EMS Helps Company Achieve Zero Landfill
Crown Equipment’s environmental management system (EMS) has helped the material handling equipment manufacturer improve its environmental performance and achieve zero landfill at three of its facilities, the Sustainable Manufacturer Network reports.
The EMS also helped the company achieve recognition by the Ohio EPA, which gave Crown a first-ever gold-level award in its Encouraging Environmental Excellence (E3) program, the trade publication reports. To earn a gold-level award, a business must have an EMS in place.
While Crown had been using the EMS for several years, it formalized its environmental management process, tying it into ISO 14001, in 2010. This also improved customer satisfaction, the company says, adding that “numerous customers” in the US and worldwide would ask “Do you have an ISO 14001 or environmental management system in place?”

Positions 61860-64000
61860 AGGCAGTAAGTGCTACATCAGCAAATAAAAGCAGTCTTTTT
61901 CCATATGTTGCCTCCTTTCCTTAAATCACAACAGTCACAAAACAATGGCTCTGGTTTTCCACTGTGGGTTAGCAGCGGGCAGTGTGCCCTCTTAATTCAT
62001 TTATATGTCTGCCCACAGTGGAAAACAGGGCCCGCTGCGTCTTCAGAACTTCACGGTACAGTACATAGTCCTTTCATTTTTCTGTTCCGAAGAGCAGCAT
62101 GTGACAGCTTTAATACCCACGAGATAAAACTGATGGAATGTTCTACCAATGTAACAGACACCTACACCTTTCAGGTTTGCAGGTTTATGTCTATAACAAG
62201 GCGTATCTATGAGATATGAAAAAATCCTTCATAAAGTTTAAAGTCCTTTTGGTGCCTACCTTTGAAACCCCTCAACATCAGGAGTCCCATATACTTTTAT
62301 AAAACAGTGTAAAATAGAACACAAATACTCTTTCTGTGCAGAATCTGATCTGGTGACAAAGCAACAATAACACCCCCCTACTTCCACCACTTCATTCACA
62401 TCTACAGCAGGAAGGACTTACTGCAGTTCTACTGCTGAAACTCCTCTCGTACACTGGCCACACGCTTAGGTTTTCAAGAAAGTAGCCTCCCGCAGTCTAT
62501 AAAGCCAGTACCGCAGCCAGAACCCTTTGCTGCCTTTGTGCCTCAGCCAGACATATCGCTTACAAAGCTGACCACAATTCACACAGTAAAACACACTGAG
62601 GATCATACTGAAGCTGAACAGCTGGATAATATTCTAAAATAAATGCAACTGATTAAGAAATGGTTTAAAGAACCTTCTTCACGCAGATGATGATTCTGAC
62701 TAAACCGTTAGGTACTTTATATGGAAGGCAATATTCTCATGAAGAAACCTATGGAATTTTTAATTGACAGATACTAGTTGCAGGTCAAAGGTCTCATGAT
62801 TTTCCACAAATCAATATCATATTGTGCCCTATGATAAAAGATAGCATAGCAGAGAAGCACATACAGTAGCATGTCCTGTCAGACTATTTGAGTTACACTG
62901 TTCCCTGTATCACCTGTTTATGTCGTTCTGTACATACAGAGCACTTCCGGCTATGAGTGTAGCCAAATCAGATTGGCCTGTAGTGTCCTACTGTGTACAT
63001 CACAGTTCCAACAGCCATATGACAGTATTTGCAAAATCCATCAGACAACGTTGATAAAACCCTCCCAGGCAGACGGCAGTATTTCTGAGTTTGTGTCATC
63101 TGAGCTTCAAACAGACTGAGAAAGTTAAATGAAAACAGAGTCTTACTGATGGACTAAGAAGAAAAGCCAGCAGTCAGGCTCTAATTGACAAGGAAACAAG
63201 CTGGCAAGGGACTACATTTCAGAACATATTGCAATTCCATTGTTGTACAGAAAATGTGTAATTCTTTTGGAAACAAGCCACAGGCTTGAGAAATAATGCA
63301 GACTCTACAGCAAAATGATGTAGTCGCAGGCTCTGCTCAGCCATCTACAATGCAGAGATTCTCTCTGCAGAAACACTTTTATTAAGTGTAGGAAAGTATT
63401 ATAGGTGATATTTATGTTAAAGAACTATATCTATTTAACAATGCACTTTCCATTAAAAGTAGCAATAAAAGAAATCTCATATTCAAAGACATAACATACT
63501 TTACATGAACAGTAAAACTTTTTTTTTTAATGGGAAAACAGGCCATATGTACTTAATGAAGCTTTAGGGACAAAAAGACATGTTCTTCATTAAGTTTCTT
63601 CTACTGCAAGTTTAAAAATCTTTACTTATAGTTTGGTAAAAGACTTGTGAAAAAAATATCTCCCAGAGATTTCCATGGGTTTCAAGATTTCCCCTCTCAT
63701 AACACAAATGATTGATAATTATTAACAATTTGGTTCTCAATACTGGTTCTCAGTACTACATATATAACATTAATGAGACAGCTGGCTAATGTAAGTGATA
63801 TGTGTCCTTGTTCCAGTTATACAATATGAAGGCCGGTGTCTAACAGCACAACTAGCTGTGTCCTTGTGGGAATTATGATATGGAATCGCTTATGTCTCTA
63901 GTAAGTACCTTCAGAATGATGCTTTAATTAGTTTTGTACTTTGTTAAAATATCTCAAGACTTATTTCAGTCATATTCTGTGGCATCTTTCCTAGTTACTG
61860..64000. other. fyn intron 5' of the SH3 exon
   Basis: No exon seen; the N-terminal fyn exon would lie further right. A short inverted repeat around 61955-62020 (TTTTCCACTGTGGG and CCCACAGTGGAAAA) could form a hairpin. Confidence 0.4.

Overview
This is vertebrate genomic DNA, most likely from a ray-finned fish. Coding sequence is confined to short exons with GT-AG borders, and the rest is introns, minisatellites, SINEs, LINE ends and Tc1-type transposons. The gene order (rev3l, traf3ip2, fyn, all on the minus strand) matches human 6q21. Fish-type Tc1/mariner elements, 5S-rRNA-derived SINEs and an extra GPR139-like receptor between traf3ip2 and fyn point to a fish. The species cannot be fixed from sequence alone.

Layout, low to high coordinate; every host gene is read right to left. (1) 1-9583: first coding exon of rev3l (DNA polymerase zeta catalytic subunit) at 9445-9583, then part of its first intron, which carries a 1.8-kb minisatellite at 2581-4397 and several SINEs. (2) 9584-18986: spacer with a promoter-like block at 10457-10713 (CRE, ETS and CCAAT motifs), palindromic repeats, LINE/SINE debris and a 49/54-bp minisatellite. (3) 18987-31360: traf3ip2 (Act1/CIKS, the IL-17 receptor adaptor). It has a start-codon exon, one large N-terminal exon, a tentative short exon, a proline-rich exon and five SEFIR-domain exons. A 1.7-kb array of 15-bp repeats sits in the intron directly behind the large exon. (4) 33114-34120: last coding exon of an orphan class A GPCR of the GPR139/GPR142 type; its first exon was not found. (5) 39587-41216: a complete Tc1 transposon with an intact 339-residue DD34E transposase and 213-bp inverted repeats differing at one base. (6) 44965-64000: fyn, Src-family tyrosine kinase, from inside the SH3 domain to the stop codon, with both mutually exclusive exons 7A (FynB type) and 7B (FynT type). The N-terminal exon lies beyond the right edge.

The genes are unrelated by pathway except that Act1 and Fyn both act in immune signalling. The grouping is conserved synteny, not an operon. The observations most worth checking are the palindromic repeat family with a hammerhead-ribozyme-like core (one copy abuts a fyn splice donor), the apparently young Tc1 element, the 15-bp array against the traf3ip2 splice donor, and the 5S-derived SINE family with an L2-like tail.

The company’s three zero-landfill facilities are its New Knoxville electric motors and plastic parts facility (2010); New Bremen electronics manufacturing plant (2011); and Crown Lift Truck plant in Dayton (2012). The Sustainable Manufacturer Network says before achieving zero landfill, the Dayton facility sent about 150 to 200 cubic yards of waste to landfills each year. To reduce its waste, the company implemented recycling initiatives and removed disposable items; it now generates 200 cubic yards of recyclables and 60 cubic yards of non-recyclable waste, which is used for power generation.
Additionally, the New Knoxville facility plant reduced its waste management costs from $30,000 per year to $15,000 per year.
In October, Hershey said two more of its plants have achieved zero-waste-to-landfill status, bringing the company’s count to six US plants — eight total facilities — that no longer dispose routine waste into landfills.
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